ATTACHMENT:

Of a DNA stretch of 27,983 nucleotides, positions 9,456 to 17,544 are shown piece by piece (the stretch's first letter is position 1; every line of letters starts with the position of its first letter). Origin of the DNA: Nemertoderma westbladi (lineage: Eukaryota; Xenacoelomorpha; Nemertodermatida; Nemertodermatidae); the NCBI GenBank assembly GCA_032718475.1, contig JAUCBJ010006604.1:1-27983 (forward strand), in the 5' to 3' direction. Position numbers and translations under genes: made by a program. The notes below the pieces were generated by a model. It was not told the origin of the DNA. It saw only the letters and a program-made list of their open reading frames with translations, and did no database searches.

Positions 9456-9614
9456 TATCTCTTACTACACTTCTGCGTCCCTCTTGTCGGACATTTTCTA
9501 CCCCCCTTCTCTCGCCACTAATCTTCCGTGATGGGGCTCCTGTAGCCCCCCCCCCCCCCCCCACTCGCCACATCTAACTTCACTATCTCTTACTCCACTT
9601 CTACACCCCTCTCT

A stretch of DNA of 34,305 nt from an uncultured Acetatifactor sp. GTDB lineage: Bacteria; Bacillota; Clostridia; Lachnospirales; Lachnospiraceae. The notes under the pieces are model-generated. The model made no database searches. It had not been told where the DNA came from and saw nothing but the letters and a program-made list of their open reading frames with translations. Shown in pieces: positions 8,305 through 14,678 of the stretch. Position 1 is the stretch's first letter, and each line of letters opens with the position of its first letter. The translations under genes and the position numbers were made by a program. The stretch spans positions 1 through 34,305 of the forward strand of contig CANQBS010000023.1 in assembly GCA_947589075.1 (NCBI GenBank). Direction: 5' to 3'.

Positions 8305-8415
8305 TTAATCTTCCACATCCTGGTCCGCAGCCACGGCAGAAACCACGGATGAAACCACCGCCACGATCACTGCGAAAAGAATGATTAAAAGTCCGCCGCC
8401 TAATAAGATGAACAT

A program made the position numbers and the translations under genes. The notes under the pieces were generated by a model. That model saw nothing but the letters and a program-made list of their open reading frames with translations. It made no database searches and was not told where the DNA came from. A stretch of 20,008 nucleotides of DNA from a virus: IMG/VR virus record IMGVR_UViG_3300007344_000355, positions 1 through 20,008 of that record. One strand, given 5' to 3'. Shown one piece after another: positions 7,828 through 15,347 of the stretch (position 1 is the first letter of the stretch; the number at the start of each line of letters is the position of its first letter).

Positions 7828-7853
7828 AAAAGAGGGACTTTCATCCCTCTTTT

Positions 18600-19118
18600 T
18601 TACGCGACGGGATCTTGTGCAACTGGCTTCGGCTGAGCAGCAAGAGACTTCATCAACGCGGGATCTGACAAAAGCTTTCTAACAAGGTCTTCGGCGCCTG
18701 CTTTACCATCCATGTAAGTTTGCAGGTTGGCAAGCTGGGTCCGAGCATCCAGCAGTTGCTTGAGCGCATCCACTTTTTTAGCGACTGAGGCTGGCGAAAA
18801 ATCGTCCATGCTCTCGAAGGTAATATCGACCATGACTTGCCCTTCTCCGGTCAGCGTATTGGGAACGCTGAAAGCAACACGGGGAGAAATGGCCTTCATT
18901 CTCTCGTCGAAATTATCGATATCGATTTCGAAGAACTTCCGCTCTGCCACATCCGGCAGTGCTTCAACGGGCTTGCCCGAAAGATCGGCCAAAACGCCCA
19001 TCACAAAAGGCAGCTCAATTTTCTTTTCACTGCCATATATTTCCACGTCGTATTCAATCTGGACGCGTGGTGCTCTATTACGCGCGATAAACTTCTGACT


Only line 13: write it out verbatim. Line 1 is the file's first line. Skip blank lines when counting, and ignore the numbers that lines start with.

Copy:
Positions 18600-19118